3 hours ago, Shaarigan said:

I honestly don't see people convert an art software export to the file format, just to convert it to an engine asset

Professional engines all do this, converting into an engine asset. And all good Open Source engines too. For example the Unity editor imports models in formats that people exported from art software. Orge3D also converts models in art software format into .mesh. Megaglest likewise, but into .g3d. Shall I continue the list? M3D is no different, you can use the m3dconv tool to create .m3d files from .max, .blend, etc. and also from interchange model formats like .fbx, .dae, .ase, .obj, .stl, .ply etc. The only difference is, .m3d is also good for distribution and for your engine, therefore you can omit m3dconv from your build procedure without increasing the complexity of your engine's source. (Note: M3D can be your engine asset format, it was designed that way. If you need to convert a lot to fit its m3d_t in-memory structure into your engine's, then your engine is designed poorly and it will s*ck with VBOs no matter what (like Assimp does). Just stating the obvious).

Cheers,
bzt

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Just to be clear, by compression I mean two different things:

1. the way how the abstract data is encoded in binary form, which I call data representation. This involves high level things like storing transformation matrices (12 floats min) or position+rotation quaternions (3+4 floats) instead, and also low level things like how many bits are used for a vertex index, how are strings encoded and such.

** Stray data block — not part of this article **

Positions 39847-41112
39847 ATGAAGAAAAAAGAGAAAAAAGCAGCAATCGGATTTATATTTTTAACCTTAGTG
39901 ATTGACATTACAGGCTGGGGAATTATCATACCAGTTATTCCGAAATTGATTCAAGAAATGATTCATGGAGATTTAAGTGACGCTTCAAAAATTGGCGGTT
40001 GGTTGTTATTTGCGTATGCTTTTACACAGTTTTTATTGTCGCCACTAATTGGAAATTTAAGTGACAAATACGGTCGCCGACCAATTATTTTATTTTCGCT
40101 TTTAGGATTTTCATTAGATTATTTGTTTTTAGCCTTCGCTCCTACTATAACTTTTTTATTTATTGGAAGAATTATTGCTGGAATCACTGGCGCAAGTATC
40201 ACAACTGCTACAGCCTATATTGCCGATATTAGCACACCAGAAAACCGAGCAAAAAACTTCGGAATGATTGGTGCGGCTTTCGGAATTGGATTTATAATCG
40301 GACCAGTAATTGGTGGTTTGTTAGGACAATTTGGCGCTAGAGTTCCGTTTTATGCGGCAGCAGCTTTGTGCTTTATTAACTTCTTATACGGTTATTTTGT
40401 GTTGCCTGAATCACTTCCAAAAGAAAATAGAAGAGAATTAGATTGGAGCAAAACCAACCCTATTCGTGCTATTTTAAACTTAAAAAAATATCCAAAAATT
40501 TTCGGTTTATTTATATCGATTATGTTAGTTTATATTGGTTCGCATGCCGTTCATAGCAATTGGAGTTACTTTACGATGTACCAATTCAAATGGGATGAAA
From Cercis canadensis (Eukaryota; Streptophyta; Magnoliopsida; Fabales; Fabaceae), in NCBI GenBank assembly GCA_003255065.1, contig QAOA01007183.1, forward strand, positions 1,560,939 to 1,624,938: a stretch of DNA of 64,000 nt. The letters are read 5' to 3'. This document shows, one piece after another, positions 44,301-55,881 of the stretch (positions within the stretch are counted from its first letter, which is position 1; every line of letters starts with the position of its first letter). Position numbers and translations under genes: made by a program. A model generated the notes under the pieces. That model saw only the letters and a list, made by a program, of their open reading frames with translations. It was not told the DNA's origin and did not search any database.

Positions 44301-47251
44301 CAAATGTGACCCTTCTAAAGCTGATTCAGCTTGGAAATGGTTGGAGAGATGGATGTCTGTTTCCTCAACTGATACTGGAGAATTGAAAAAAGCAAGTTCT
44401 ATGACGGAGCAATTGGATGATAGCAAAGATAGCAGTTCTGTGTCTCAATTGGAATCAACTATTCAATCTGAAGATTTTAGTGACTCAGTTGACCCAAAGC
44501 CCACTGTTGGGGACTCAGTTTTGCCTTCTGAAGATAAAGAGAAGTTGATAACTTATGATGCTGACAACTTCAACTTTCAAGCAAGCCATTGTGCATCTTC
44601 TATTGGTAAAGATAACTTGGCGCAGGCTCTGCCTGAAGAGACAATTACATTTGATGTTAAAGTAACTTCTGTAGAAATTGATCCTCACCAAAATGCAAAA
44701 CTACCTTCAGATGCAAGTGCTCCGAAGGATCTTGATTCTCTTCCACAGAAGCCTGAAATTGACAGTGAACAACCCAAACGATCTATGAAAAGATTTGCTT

2. stream compression, which does not care about 1., rather encodes more often used patterns with smaller bit-chunks (typically the LZW algorithm)

The 1. point is specific to the format (and in which M3D is far better than the competition), while the 2. is optional (for that M3D uses standardized RFC 1951 deflate). Making binary representation (1.) smaller speeds up loading time, while using more complex algorithms for 2. to make the model smaller slows down loading time.

Cheers,
bzt

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Hi,

I've put together a small mobile-friendly webpage for the Model 3D format. I hope this helps to clearify what this format is all about.

https://bztsrc.gitlab.io/model3d/

I've uploaded a handful of M3D models too, so that you can play with them. I took the original models from FOSS games with permissive license, or downloaded them from websites which claimed that the models are free to use. If you find your own model here, let me know so that I can properly attribute you (or remove the model if that's your wish).

Cheers,
bzt

model3d.png

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Hi,

I'm proudly present that the M3D format is now officially finalized. It has all the features I wanted it to have. List of changes:

The M3D SDK has serious performance improvements, specially on export side. The API hasn't changed, but a few new arrays has been added to m3d_t. Test cases now cover all combinations of binary / ASCII format with bone transformation matrices generation and smooth normal vectors generation.